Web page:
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13 Mar 2008 : Column 146WH—continued

Mr. Lewis: On the new regulators’ duties and whistleblowers, I cannot give my hon. Friend a definitive answer, as we are considering the issue at the moment. However, the new standards will be put out for consultation. It is certainly one of the issues that I am considering.
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Ipsos MORI has been commissioned to conduct an independent evaluation of the pilots. Once we have received it, we will decide how to mainstream them through the national health service. We want to look at best practice and the trusts that have operated a human rights approach, then consider the implications of mainstreaming that approach throughout the health and social care system.

This debate has demonstrated that the Select Committee’s report has led to significant change. The human rights debate in health and social care has been given much more serious attention than before, but I say to my hon. Friend the Member for Hendon and other hon. Members that we still have a considerable way to go. Part of it will involve legislation and regulation, but some of it involves cultural and attitudinal change.

4.28 pm

Mr. Dismore: I shall not say a great deal, because we have had a good debate. I appreciate my hon. Friend the Minister’s approach. He will receive a letter to remind him of those of our findings that were not recommendations.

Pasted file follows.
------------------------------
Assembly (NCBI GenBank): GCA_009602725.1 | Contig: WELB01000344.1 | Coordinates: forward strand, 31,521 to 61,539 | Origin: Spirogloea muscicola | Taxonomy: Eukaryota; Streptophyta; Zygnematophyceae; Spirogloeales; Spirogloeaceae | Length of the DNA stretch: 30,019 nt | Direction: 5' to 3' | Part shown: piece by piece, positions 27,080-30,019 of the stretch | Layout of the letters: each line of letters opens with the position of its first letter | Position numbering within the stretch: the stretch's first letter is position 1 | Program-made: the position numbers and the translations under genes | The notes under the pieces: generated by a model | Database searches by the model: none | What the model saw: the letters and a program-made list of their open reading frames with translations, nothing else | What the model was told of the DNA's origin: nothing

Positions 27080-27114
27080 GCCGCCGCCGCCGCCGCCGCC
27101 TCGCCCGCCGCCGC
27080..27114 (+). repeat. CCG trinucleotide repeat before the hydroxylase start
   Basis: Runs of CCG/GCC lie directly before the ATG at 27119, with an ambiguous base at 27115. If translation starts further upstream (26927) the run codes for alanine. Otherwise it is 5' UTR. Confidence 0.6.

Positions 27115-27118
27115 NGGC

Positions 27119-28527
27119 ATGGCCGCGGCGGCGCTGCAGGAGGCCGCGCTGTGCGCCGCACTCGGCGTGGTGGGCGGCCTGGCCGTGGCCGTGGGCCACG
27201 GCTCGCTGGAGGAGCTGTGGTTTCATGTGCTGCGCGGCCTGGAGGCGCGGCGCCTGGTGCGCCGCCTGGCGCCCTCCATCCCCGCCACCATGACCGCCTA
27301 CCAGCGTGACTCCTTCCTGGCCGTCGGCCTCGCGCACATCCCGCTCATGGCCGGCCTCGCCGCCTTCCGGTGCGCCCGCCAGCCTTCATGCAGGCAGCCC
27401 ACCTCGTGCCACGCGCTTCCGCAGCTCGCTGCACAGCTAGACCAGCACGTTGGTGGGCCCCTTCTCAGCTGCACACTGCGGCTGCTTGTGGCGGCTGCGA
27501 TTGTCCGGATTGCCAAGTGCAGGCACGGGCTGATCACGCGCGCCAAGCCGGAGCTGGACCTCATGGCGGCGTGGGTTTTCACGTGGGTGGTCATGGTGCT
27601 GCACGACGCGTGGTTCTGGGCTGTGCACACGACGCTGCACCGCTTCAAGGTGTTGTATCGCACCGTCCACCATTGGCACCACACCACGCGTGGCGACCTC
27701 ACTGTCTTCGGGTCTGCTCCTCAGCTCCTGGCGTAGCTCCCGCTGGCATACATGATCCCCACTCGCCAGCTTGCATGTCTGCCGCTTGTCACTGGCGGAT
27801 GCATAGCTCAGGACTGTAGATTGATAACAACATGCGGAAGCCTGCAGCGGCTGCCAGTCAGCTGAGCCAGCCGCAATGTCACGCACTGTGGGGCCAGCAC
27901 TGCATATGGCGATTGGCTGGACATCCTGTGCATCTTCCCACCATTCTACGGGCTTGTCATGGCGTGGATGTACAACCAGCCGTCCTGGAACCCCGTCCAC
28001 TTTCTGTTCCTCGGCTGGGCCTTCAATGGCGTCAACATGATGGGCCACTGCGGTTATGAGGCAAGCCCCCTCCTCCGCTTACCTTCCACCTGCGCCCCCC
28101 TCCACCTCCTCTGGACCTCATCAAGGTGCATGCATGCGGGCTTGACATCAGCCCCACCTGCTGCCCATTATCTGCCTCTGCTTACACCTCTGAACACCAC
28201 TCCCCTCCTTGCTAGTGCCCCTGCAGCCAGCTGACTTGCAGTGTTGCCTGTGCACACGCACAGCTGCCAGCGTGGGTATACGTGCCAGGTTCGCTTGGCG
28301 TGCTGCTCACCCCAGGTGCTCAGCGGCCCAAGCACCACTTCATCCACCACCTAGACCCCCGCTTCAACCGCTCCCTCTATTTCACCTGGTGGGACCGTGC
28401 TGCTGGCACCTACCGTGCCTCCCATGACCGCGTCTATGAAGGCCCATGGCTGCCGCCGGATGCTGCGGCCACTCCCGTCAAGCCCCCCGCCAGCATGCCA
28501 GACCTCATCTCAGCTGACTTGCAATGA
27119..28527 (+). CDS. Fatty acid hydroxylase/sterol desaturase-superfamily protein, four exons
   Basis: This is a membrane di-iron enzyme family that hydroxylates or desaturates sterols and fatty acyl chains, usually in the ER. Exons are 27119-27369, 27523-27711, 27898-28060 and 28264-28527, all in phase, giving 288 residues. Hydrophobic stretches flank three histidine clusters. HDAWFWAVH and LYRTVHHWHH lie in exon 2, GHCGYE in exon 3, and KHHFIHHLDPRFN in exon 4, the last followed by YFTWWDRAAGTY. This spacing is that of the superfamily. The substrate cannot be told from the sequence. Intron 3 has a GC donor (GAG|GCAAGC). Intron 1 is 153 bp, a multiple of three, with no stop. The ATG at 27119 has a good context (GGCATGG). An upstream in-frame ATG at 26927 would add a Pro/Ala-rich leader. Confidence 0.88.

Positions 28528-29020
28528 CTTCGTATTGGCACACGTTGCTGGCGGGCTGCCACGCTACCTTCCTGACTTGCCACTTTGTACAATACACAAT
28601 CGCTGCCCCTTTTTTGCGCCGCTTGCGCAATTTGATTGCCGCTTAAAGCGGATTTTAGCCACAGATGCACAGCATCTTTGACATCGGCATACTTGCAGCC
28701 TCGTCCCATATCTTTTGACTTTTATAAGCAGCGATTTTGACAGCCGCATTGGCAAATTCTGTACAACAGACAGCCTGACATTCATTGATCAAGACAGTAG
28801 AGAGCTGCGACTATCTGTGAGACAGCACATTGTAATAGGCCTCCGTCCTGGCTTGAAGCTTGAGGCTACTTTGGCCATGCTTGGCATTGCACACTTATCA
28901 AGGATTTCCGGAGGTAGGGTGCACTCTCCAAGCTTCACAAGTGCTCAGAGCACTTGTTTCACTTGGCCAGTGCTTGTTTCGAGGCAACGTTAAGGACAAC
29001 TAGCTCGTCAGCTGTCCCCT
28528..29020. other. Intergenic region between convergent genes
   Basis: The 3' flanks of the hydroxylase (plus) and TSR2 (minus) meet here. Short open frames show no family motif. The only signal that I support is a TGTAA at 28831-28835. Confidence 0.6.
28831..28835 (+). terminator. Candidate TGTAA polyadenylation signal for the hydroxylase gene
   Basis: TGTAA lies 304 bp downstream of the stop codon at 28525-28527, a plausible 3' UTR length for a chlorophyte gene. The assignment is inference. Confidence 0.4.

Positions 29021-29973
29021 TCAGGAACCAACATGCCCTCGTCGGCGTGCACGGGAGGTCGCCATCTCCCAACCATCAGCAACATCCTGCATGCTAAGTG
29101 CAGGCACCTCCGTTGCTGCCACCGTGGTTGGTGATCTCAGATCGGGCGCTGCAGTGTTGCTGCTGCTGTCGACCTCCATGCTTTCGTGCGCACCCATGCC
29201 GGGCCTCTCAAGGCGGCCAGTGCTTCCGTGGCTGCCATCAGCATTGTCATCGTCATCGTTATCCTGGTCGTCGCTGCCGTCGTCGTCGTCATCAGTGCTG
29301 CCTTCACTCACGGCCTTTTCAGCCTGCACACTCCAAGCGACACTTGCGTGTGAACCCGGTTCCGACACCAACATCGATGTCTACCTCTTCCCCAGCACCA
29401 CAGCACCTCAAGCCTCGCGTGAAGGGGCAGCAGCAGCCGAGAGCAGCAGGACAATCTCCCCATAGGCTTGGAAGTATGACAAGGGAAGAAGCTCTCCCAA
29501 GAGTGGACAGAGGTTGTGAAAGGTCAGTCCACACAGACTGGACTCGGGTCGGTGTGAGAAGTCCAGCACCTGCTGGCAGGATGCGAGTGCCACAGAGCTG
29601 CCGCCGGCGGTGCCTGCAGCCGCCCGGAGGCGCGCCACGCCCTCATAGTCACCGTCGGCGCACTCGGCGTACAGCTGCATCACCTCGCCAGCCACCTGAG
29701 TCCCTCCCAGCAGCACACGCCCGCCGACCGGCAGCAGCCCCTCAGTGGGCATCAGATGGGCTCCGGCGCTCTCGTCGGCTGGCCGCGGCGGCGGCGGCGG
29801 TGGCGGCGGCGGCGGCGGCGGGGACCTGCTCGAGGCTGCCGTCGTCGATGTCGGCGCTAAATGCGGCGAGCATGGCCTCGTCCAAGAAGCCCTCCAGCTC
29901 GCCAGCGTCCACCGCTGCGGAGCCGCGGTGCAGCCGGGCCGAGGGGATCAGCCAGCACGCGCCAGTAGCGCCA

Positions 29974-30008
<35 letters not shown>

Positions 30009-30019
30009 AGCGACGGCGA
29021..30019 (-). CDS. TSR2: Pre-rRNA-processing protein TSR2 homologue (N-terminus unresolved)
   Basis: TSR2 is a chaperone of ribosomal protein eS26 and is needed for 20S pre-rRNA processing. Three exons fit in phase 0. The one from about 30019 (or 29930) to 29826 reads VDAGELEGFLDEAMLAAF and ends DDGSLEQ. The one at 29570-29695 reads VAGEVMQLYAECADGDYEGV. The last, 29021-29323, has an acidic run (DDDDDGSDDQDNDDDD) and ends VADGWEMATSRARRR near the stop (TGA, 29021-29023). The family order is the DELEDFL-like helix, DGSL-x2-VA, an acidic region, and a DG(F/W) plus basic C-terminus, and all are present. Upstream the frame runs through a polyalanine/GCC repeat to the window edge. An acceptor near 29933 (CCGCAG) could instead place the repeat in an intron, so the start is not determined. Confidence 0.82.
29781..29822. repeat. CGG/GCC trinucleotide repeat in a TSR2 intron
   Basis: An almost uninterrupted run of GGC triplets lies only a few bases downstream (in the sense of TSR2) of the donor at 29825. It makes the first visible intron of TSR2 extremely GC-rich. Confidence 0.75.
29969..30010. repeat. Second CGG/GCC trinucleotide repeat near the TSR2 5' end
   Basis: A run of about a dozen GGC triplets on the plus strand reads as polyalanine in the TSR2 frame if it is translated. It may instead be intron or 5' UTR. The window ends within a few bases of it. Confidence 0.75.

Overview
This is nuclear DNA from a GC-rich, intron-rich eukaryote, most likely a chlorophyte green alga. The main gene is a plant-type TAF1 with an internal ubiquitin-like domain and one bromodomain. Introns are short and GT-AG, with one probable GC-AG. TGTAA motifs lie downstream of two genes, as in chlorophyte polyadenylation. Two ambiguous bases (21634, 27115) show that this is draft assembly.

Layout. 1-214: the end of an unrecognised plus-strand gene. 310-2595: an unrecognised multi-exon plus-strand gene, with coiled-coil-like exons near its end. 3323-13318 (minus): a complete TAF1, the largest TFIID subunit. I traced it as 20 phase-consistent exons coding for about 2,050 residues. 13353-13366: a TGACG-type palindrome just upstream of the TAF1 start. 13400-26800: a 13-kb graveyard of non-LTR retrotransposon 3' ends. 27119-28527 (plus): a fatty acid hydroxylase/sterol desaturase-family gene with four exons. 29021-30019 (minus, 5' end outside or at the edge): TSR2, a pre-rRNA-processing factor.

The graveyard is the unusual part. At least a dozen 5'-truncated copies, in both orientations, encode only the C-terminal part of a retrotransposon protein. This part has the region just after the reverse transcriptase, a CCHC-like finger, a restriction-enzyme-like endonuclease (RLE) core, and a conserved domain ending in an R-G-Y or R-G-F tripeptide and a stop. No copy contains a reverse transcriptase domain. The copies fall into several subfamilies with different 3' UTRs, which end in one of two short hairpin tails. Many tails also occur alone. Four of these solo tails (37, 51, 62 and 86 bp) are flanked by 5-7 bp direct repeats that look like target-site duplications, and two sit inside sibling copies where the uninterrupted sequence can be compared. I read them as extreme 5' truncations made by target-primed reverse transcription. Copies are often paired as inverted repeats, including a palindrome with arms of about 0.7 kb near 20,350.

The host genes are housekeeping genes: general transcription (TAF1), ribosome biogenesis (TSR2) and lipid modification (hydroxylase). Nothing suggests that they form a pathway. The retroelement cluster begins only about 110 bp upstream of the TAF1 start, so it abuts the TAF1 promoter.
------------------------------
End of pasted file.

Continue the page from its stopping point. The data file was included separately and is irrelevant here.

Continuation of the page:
I think that the question of the YL case has been troubling for everybody. The problem is that the Human Rights Act applies only to public authorities; a lot of people do not know that. That is where the difficulty has arisen. The Committee argues that, at least in the short term, we should return to where we were, or where we thought we were, before the YL case, so that publicly funded people in private or voluntary sector care homes have the protection of the Human Rights Act, which should be directly enforceable by residents, if necessary, against providers. The present post-YL system makes enforcement extremely indirect and difficult. We want direct enforcement.

The wider issue of whether privately funded people should be included is more complex, partly because that was not what was originally intended by the Human Rights Act. It also raises wider issues about what is known in the human rights trade as horizontality—the right of private citizens to enforce rights against other private citizens or private bodies. That is why it raises significantly wider issues in relation to the human rights debate and, ultimately, the debate about the Bill of Rights. That is not to say that private funders should not have additional protections, but it is another question altogether whether that can be done through the YL reform mechanism. There is an argument that because there is significant state regulation of private sector care homes, they are therefore brought within the public authority definition. However, that is a complex and convoluted legal argument, and I shall not go into it in detail.

When the Committee was considering what amendment to the Health and Social Care Bill to propose on Report, we thought it better to go back to where we were before YL and let the arguments about private funders be resolved differently. As my hon. Friend the Minister has said, we should try to find better ways of protecting them without getting bogged down in the Human Rights Act. The problem has to be dealt with differently, because private provision goes far beyond people in care homes: it concerns adults with learning disabilities and people who receive publicly funded education in